An angioplasty balloon is a medical device that is inserted into a clogged artery and inflated to clear blockage and allow blood to flow. The full medical name for the angioplasty procedure is percutaneous transluminal coronary angioplasty. With extensive use in the United States since 1980, it can relieve angina (chest pain) and prevent heart attacks in people with coronary artery disease. Before angioplasty, bypass surgery was the only option for people with clogged arteries. In bypass surgery, doctors must open the patient's chest to reroute blood vessels to the heart. Angioplasty is less invasive, as the balloon is fed in through the blood vessels, and the chest remains closed. Patient recovery time is also generally faster with angioplasty, than with bypass surgery.
Angioplasty is performed under local anaesthetic, and the patient is kept awake so the doctor can ask if he or she feels any pain during the procedure. The surgeon opens the femoral artery at the top of the leg, and passes a catheter threaded on a thin guidewire into the blood vessel. The catheter, which is a tubular medical device, is about 3 ft (91 cm) long. The surgeon feeds the catheter through the blood vessels into the coronary artery. The catheter releases dye, so its precise position can be seen on a fluoroscope, which is an instrument used for observing the internal structure by means of x ray. When the first catheter is in place at the clogged artery, the surgeon feeds a smaller, balloon-tipped catheter through it. This catheter is about the width of a pencil lead, and the length of the balloon itself corresponds to the length of the affected section of artery—usually less than an inch. The surgeon guides the balloon-tipped catheter into the narrowed artery. The doctor inflates the balloon for a few seconds. It reaches a diameter of about an eighth of an inch (0.3 cm). If the patient does not feel any pain, then the doctor proceeds to inflate the balloon for a full minute. This clears the arterial blockage, and then the catheters are removed. The patient is treated with prescription drugs to thin the blood and prevent clots, and should recover from the operation within weeks.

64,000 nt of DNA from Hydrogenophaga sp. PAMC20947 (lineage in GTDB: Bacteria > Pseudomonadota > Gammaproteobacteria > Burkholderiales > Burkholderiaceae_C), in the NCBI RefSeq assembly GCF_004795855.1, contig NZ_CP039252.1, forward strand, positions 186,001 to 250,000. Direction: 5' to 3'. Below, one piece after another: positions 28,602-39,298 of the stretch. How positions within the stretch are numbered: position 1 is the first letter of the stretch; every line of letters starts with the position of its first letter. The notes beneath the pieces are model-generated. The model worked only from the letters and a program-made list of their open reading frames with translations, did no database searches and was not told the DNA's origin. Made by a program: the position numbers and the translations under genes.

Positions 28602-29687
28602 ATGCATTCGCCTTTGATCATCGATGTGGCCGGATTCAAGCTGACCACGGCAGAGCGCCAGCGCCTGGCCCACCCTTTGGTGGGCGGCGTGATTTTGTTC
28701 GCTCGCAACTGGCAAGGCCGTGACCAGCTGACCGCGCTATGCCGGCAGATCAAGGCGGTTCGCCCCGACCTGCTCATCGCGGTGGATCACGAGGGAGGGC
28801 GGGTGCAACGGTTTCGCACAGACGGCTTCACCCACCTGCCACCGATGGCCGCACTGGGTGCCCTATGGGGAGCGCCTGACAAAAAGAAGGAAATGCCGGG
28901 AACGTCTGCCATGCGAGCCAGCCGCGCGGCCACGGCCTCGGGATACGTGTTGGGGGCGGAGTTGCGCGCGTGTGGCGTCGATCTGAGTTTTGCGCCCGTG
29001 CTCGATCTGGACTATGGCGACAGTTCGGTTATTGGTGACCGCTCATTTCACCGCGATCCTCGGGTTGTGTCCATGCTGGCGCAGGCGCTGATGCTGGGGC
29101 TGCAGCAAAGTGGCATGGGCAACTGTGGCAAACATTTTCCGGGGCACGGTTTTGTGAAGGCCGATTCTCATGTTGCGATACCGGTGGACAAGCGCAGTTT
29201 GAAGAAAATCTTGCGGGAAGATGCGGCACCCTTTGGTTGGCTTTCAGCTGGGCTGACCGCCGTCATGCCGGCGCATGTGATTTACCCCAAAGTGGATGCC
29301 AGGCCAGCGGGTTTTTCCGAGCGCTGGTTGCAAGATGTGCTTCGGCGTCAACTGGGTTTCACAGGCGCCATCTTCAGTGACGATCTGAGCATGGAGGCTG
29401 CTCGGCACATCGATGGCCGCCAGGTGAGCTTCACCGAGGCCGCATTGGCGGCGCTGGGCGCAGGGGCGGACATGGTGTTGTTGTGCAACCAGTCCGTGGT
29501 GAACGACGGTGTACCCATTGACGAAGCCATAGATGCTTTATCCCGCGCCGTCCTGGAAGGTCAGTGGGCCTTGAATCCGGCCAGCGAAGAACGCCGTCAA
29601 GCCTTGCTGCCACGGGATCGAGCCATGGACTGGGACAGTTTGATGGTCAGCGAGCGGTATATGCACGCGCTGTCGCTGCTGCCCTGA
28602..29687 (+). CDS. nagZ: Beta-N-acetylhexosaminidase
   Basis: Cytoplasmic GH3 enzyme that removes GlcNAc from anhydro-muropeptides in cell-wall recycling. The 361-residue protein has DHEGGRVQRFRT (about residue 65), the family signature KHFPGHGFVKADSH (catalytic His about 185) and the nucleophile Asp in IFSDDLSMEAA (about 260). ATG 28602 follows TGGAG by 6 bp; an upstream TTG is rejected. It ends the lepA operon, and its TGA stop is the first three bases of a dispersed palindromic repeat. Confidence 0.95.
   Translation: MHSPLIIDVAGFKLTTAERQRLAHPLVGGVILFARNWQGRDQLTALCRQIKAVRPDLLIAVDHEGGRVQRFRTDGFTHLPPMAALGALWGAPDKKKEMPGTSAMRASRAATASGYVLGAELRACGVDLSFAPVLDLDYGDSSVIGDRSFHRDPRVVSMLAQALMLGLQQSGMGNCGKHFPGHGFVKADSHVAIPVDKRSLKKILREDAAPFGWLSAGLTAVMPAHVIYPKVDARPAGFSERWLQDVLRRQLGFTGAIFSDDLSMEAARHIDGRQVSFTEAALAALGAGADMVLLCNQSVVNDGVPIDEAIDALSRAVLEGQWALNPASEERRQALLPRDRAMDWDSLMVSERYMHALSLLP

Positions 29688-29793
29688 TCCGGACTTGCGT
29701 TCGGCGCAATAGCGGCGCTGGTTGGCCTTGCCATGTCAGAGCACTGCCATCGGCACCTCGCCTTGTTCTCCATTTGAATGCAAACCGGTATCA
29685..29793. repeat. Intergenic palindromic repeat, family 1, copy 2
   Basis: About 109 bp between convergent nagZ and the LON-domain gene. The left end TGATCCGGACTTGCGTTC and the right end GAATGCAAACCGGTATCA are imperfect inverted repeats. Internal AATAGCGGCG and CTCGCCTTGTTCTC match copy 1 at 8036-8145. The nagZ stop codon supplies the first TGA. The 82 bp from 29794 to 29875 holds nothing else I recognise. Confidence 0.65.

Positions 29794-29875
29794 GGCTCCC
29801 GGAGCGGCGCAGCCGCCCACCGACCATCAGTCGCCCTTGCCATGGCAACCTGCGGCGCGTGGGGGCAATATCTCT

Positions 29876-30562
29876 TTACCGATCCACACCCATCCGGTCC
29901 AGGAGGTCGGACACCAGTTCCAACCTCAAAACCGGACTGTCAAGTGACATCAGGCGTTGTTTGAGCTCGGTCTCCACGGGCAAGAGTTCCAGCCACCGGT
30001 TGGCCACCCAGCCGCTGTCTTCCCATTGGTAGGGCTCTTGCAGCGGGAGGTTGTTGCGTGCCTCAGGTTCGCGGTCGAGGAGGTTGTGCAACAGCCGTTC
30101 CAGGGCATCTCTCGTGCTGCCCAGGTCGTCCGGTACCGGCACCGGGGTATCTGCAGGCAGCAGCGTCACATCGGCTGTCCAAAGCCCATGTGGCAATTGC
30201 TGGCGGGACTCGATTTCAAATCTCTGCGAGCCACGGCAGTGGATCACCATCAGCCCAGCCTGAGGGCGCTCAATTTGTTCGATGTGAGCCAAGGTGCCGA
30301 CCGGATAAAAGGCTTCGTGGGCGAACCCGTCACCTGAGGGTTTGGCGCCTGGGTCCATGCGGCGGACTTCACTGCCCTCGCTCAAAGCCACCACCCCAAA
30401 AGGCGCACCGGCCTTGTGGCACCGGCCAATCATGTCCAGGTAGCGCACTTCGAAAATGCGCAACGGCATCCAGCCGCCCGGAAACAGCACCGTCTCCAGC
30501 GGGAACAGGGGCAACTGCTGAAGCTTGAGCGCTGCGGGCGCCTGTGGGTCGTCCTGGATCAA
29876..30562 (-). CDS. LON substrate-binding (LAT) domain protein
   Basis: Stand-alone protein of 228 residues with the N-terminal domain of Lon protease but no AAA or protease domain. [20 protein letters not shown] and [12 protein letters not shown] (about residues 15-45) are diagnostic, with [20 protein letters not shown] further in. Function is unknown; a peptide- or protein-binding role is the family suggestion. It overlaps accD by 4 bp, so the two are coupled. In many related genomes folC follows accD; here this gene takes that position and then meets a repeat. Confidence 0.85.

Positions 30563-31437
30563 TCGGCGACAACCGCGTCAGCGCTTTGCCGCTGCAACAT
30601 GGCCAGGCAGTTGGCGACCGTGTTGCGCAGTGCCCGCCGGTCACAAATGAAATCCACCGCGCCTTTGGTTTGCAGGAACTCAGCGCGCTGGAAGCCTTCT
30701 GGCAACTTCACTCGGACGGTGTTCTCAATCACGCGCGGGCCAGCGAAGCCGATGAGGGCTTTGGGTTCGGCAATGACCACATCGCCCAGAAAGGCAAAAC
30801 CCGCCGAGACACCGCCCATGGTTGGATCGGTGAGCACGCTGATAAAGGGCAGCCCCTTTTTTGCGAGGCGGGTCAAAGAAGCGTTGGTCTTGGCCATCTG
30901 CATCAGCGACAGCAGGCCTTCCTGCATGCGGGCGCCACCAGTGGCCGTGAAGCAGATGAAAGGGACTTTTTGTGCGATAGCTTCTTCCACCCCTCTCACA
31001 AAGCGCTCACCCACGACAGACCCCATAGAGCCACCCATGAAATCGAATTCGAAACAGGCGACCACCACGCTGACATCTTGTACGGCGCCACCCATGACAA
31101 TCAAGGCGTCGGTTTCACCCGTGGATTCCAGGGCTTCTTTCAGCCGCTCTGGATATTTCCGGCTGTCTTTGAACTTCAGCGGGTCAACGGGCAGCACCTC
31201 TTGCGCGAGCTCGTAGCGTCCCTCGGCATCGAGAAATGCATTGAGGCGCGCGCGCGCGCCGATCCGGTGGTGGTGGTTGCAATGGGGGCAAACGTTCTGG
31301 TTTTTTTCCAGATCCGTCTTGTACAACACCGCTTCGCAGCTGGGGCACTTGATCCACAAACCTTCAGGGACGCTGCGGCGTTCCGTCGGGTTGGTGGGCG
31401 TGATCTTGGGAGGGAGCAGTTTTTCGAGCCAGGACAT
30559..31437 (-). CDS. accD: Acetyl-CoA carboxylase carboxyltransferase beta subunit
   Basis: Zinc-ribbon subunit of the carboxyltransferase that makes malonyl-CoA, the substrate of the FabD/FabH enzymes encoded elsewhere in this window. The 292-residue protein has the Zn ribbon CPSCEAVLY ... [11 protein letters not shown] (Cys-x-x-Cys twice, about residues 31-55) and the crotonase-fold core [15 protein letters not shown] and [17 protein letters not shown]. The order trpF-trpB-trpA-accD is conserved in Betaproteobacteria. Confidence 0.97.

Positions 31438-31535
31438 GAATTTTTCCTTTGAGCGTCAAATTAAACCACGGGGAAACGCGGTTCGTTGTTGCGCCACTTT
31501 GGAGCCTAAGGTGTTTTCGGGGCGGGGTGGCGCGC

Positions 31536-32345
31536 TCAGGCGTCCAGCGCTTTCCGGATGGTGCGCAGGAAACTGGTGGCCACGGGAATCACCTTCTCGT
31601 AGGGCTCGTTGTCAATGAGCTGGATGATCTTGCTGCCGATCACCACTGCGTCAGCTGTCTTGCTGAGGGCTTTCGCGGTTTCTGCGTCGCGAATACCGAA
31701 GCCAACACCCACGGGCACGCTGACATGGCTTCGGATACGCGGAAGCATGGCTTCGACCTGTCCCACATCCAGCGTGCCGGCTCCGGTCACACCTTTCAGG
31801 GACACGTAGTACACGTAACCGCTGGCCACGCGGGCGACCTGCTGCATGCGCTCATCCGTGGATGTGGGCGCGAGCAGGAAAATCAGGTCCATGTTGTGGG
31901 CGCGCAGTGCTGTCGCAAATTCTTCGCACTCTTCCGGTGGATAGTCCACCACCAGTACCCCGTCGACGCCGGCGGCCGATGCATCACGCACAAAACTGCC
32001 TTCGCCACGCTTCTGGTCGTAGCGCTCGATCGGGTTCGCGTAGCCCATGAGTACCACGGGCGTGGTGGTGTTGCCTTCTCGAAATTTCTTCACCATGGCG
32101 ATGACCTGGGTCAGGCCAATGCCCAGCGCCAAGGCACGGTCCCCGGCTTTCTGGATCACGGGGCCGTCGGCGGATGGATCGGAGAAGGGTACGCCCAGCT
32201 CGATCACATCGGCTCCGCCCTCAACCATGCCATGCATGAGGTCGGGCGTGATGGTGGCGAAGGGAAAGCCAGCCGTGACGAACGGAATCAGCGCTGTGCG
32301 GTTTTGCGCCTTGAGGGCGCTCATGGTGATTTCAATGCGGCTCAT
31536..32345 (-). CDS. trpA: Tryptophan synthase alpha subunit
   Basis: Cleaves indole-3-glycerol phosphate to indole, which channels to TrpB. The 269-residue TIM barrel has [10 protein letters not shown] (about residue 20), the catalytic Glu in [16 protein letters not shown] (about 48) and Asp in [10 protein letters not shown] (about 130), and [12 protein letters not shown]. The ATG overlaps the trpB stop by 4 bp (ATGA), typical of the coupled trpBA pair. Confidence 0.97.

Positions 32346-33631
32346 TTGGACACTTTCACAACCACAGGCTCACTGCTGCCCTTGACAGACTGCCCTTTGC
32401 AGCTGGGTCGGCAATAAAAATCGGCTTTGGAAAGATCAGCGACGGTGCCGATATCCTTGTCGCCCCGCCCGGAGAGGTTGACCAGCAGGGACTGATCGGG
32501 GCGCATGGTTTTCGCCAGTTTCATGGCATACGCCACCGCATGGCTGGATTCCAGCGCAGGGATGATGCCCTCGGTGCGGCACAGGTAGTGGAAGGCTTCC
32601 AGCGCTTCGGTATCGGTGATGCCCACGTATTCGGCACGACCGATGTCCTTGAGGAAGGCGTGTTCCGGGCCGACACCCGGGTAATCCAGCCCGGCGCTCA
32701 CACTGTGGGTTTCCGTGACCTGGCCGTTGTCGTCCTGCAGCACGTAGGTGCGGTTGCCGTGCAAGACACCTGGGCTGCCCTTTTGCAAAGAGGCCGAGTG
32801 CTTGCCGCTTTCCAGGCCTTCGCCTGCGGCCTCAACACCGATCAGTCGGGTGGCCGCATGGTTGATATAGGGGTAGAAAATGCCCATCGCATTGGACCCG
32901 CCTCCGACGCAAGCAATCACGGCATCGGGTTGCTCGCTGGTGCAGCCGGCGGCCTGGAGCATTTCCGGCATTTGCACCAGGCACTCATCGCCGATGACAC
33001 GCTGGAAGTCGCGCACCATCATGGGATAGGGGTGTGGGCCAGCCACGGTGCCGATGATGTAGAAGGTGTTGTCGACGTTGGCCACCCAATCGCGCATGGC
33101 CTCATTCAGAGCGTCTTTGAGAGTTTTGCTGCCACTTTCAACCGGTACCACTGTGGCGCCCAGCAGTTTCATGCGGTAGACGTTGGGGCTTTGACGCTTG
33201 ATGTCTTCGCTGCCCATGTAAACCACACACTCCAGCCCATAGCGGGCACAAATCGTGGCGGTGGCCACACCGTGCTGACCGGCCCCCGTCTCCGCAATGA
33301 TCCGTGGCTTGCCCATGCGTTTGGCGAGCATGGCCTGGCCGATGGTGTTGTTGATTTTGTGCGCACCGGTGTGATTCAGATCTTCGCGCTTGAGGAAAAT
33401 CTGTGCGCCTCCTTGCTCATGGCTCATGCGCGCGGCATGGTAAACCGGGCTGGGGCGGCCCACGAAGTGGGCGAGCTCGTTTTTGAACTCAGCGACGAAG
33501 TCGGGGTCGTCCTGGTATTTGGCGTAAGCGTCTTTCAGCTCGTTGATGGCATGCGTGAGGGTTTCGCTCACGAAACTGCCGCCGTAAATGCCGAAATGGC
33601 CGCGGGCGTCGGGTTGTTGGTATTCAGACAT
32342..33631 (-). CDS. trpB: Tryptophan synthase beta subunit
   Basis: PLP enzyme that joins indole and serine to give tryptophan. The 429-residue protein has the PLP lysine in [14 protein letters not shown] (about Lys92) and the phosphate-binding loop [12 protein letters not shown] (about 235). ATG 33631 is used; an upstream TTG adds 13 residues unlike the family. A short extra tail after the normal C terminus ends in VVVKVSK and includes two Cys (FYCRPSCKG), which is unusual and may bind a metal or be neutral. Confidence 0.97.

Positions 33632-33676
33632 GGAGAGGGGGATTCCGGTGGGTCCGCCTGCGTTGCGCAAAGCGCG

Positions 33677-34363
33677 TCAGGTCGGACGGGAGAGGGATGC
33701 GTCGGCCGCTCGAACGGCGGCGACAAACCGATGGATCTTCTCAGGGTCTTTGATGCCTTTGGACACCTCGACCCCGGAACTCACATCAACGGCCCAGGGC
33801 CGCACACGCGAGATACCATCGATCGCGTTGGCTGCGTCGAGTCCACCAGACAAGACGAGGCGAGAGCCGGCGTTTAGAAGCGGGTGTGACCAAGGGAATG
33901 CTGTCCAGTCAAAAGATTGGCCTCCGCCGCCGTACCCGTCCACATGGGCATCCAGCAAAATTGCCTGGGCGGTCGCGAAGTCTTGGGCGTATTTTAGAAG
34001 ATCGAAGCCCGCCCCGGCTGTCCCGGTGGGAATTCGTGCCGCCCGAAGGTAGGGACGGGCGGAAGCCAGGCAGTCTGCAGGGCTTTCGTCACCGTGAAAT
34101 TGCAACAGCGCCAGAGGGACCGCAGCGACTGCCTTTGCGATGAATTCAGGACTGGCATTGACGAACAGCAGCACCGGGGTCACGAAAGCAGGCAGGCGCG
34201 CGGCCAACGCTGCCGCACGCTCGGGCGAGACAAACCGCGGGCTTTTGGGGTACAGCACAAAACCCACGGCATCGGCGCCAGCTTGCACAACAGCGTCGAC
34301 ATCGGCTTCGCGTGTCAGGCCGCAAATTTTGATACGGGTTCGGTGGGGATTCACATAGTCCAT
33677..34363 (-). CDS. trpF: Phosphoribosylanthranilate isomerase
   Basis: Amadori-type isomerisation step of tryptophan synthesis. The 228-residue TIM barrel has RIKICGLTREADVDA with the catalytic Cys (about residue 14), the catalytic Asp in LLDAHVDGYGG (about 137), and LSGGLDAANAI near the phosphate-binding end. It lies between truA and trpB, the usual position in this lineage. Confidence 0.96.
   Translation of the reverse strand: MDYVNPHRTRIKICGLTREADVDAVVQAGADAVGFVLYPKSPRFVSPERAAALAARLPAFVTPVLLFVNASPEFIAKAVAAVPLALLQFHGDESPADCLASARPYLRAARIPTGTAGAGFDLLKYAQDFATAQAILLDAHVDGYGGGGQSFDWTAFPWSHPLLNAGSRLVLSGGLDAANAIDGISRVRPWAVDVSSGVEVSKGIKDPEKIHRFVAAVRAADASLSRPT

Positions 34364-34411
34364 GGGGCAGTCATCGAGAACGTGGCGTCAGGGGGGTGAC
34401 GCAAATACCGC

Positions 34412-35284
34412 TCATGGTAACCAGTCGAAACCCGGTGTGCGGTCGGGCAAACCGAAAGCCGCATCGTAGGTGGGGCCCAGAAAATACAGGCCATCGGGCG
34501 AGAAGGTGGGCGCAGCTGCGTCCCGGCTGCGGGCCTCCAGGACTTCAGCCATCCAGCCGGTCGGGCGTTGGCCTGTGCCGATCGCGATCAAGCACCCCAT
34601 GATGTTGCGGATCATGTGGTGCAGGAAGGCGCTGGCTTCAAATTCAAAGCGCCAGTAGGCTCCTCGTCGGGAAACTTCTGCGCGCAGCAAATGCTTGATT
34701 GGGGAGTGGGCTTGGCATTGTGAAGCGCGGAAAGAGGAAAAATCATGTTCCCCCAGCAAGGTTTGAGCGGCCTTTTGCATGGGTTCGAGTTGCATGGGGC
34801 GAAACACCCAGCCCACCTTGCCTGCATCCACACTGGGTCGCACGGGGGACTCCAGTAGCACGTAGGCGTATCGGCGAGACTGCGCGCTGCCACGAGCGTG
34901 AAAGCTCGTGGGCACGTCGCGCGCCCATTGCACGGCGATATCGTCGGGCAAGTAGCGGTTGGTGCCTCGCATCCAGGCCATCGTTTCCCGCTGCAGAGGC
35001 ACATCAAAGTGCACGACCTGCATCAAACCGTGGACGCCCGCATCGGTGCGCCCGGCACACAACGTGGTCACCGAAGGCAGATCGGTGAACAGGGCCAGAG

In the late 1990s, about 500,000 people a year underwent angioplasty. Medical researchers continued to compare the benefits of angioplasty versus bypass surgery. The principal drawback of angioplasty is that up to half of all patients who undergo the procedure eventually require a repeat procedure. However, new methods are being conducted that prevent some of the scar tissue build-up that can narrow arteries after the procedure.
A German physician, Werner Forssmann, was the first known doctor to enter the heart with a catheter. He performed this operation on himself in 1929, when he was 25 years old. Forssmann worked at a small clinic in the town of Eberswald. He was interested in researching a catheter for the heart, but his superior at the clinic forbade him to investigate anything so dangerous. Undeterred, he decided to experiment without his superior's consent. But he did not have access to sterile instruments without the permission of a nurse. Forssmann persuaded a nurse to get him the instruments, convincing her he would use the catheter on her. The pliant woman agreed to let him operate on her. But
An Oregon doctor, Charles Dotter, investigated the dilation of narrowed arteries by means of catheters in the 1960s. Dotter opened narrowed leg arteries by passing progressively larger catheters through them. Dotter's work was taken up in Europe, though it received little attention in the United States. A balloon catheter for opening the iliac artery (at the top of the leg) was developed in 1973 by a Dr. Porstmann. Dr. Andreas Gruentzig, working at the University Hospital of Zurich in Switzerland, is credited with performing the first balloon angioplasty to open a clogged coronary artery. Gruentzig worked throughout the 1970s perfecting a balloon catheter that was thin and flexible enough to do the job. In 1977, he performed his first procedure. The patient suffered angina due to a single blocked artery. Gruentzig performed the operation with a team of doctors standing by to do an emergency bypass if the operation failed. But the angioplasty was successful. Gruentzig taught the technique to others, and brought his technology to the United States when he emigrated to Atlanta, Georgia, in 1980. Gruentzig died in a plane crash in 1985, but within 10 years of his introduction of angioplasty, the procedure was being performed on over 200,000 patients annually. That number rose over the next decade as the technique was refined, and better prescription drugs were found to prevent scarring after the dilation.